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Bird naturalists, environmentalists fear windmills endanger migrating birds

BLUEFIELD – Adding wind turbines to the obstacle course migratory birds face already creates one more challenge they do not need, naturalists with the American Bird Conservatory stated recently.

The issue of wind turbines returned to Tazewell County, Va., in mid December when Dominion Resources announced that it had purchased 100-percent ownership of 2,600 acres of property on East River Mountain for the purpose of creating the proposed Bluestone River Wind Farm. Some county residents supported the project, citing potential for economic development, while others objected because they feared it would harm property values and damage scenery.

In other parts of the country, environmentalists have expressed fears that wind turbines could endanger birds.

Golden eagles, whooping cranes and greater sage-grouse are among the birds affected by poorly planned wind projects, conservancy members in Washington, D.C. said. Birds following East River Mountain, which crosses the West Virginia and Virginia border, on their routes could also be impacted, one member said.

“Most of those ridges in the east are used by migratory birds,” said Mike Parr, a spokesman for the conservancy. “There are two main areas. One is used by raptors, hawks and related birds that migrate during the daytime.”

These predatory birds include boardwing hawks, turkey vultures, sharp shinned hawks and Cooper’s hawks, Parr said. Golden eagles also use such routes, but they are more common in the West than the East.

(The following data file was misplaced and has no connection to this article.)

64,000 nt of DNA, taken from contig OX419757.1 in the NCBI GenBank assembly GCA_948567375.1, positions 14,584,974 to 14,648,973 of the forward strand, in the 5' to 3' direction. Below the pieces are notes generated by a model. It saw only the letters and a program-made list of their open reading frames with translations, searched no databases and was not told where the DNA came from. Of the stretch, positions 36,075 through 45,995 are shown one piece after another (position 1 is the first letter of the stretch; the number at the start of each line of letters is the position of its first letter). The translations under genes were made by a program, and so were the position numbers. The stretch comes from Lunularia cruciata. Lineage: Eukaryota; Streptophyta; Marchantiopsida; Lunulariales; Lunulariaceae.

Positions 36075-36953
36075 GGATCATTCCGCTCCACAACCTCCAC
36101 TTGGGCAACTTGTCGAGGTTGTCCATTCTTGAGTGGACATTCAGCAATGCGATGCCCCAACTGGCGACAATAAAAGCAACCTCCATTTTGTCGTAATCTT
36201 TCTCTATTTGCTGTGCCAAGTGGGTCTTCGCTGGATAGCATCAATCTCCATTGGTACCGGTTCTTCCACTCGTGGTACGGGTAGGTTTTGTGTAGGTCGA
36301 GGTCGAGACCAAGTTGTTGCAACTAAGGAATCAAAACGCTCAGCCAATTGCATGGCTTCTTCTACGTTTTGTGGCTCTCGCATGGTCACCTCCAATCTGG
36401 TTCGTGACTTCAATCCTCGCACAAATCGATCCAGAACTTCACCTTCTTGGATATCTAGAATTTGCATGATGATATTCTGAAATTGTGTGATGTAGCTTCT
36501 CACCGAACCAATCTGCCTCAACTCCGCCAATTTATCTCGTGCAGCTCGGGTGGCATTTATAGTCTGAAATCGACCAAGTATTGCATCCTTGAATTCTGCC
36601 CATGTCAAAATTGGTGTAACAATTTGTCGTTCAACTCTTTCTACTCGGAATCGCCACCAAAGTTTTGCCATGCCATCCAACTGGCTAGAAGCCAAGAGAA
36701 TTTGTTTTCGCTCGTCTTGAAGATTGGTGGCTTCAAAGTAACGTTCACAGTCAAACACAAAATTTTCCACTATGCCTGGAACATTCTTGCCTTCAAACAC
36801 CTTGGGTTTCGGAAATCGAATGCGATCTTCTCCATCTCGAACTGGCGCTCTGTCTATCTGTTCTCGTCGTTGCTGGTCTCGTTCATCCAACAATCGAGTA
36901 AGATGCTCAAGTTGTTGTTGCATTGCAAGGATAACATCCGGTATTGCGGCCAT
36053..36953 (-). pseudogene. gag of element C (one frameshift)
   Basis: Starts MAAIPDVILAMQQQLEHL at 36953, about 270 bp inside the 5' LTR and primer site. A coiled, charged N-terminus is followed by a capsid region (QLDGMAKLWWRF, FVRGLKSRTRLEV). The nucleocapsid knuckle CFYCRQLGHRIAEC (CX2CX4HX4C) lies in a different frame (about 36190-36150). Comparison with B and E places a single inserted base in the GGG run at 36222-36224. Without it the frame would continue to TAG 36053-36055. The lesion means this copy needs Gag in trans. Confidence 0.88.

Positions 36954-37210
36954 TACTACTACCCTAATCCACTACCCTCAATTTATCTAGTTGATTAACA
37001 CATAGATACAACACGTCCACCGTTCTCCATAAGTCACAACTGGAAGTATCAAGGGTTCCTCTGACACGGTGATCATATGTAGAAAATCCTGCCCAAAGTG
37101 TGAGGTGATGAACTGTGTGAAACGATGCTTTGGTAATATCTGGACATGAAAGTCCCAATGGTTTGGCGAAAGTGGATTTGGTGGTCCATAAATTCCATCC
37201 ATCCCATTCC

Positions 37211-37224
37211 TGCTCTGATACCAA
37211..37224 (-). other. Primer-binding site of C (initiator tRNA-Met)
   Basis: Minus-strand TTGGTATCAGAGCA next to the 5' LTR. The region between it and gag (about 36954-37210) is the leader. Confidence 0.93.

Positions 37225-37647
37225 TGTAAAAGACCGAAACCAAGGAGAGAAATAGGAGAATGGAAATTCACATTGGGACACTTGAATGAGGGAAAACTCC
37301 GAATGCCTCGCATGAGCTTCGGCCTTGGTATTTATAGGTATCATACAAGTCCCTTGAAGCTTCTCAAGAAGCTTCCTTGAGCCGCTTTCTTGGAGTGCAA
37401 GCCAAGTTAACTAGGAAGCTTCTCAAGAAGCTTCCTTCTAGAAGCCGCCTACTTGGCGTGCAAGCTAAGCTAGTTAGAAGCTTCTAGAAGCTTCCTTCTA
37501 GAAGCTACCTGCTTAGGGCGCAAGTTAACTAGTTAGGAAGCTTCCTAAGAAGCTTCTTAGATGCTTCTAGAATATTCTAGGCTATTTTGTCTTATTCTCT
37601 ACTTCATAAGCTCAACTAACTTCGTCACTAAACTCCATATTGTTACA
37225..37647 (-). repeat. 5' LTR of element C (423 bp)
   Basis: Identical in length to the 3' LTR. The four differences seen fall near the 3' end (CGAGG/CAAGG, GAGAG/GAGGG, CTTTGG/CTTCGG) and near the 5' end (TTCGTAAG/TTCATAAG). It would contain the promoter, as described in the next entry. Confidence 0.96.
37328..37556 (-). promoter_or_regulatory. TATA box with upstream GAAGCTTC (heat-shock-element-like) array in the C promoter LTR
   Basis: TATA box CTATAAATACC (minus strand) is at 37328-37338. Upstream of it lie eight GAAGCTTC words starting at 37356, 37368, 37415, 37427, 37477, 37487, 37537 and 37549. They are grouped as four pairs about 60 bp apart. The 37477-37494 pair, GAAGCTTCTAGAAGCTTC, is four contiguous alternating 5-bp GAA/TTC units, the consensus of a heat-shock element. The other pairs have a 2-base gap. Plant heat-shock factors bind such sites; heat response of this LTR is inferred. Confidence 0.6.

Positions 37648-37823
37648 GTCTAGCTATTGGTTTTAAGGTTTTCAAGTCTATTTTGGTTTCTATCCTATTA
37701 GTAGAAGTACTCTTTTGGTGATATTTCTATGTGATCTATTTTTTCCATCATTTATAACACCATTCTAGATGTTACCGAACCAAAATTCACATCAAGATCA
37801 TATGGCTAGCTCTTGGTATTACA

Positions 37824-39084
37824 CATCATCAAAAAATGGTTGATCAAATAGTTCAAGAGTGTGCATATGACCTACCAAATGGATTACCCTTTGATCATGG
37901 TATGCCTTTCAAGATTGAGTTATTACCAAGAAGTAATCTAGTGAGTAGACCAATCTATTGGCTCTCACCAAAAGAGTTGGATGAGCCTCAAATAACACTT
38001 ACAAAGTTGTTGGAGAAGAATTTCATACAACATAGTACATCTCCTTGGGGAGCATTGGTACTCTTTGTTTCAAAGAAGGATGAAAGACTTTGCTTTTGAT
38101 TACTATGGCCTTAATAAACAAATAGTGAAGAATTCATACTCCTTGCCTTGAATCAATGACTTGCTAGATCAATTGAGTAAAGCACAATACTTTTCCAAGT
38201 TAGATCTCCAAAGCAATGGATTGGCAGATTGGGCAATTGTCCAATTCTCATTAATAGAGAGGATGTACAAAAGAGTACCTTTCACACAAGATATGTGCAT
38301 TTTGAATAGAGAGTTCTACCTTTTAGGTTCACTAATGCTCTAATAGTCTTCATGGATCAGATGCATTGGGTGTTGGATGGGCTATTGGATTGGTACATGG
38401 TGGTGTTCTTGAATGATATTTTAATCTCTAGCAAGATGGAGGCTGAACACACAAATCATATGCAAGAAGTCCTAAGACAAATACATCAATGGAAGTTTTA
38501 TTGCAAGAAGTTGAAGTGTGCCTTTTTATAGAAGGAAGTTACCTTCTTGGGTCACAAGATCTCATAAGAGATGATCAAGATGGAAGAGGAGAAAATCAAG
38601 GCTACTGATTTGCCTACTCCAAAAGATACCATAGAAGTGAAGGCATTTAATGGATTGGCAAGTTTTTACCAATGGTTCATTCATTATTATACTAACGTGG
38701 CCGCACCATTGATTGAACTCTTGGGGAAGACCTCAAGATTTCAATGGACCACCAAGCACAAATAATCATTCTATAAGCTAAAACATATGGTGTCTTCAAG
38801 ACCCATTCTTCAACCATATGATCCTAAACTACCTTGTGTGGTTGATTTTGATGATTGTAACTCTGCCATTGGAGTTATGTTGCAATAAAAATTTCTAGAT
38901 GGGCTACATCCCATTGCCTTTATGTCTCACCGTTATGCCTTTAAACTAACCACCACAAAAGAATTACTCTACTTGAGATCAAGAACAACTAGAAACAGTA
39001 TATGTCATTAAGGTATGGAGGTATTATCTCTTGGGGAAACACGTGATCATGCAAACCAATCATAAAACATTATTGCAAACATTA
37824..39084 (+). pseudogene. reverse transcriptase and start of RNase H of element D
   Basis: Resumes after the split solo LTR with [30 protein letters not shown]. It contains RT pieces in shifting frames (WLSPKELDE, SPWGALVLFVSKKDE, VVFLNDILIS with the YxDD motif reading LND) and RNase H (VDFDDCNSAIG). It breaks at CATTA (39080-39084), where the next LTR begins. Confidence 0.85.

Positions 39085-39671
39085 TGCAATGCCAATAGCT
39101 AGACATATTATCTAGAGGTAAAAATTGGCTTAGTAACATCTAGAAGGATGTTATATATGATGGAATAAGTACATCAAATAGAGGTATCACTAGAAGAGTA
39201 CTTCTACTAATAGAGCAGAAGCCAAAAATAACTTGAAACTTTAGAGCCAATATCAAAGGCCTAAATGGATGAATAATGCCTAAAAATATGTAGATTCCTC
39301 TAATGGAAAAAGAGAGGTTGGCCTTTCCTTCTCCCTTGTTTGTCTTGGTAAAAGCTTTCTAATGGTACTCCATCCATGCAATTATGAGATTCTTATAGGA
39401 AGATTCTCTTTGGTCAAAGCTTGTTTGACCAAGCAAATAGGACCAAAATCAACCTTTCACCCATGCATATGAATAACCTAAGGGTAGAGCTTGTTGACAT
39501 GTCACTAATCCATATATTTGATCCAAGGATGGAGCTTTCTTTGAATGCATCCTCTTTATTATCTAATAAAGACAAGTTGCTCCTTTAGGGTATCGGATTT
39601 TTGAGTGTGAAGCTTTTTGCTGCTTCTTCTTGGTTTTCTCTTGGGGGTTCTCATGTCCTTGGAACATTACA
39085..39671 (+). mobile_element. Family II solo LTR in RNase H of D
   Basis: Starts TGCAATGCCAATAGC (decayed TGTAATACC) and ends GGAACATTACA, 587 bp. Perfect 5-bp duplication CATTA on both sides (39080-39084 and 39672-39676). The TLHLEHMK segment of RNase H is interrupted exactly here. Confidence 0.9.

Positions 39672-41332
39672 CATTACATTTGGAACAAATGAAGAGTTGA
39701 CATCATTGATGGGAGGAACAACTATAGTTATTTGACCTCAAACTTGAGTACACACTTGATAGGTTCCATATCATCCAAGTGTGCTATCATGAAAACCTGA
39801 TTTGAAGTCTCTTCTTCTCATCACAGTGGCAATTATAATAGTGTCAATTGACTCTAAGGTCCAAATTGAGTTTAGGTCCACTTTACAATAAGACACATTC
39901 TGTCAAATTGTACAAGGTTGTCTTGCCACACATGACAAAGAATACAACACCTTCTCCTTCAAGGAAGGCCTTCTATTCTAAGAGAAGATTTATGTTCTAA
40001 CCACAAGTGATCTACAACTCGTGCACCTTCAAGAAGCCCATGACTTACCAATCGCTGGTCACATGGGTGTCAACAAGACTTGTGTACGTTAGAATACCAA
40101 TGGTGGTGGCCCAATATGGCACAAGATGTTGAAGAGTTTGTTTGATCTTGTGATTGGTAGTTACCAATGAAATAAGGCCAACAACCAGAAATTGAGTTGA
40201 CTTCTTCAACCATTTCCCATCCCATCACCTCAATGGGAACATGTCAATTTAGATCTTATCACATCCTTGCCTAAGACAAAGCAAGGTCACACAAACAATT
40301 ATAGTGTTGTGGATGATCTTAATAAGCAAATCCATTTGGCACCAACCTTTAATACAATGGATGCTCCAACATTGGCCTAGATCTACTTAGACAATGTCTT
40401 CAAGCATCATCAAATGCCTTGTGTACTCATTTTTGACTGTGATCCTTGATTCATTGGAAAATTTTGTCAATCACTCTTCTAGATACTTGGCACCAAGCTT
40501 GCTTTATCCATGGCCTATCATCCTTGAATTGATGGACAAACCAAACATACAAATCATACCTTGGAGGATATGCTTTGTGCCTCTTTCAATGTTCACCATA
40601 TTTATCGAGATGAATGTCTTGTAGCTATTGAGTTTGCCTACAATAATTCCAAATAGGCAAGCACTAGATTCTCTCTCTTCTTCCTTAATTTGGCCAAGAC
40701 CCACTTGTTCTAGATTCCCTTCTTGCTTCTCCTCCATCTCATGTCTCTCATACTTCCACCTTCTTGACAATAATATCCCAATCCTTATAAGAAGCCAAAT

Another group of species using the mountain ridge routes is songbirds, which migrate at night instead of the daytime, Parr said. These include birds such as warblers and thrushes.

Mountain ridges are among the visual landmarks birds use while migrating. Birds of prey will use the updrafts around these ridges to help them gain altitude, he said.

Large wind turbines are required to have lights for the safety of pilots. This lighting can draw birds to them, putting them in danger of being hit by the blades, Parr said. White strobe lighting is better than steady lights, and not placing windmills right on the edge of ridges also helps.

Raptors are endangered by windmills because they tend to focus on searching for prey.

“Birds are not expecting stuff like this on the landscape,” Parr said. “There’s already an obstacle course. There are oil platforms, feral cats, cities with glass they can fly into, and communications towers. Most of the problems have to do with light pollution and infrastructure they’ve got to avoid.”

The conservancy is urging the adoption of standards to minimize the impact of wind turbines.

“Without strong standards designed to protect birds through smart siting, technology, and migration programs, wind power will soon affect millions of birds,” said Kelly Fuller, wind program coordinator for the American Bird Conservancy. “Given the subsidies paid to the wind industry by the government, many of the negative impacts to birds will be unwittingly funded by the American taxpayer. We understand the problem and know the solutions. American Bird Conservancy supports wind energy, and some operators are already working to protect birds, but we need to make all wind power bird smart now before major build out occurs.”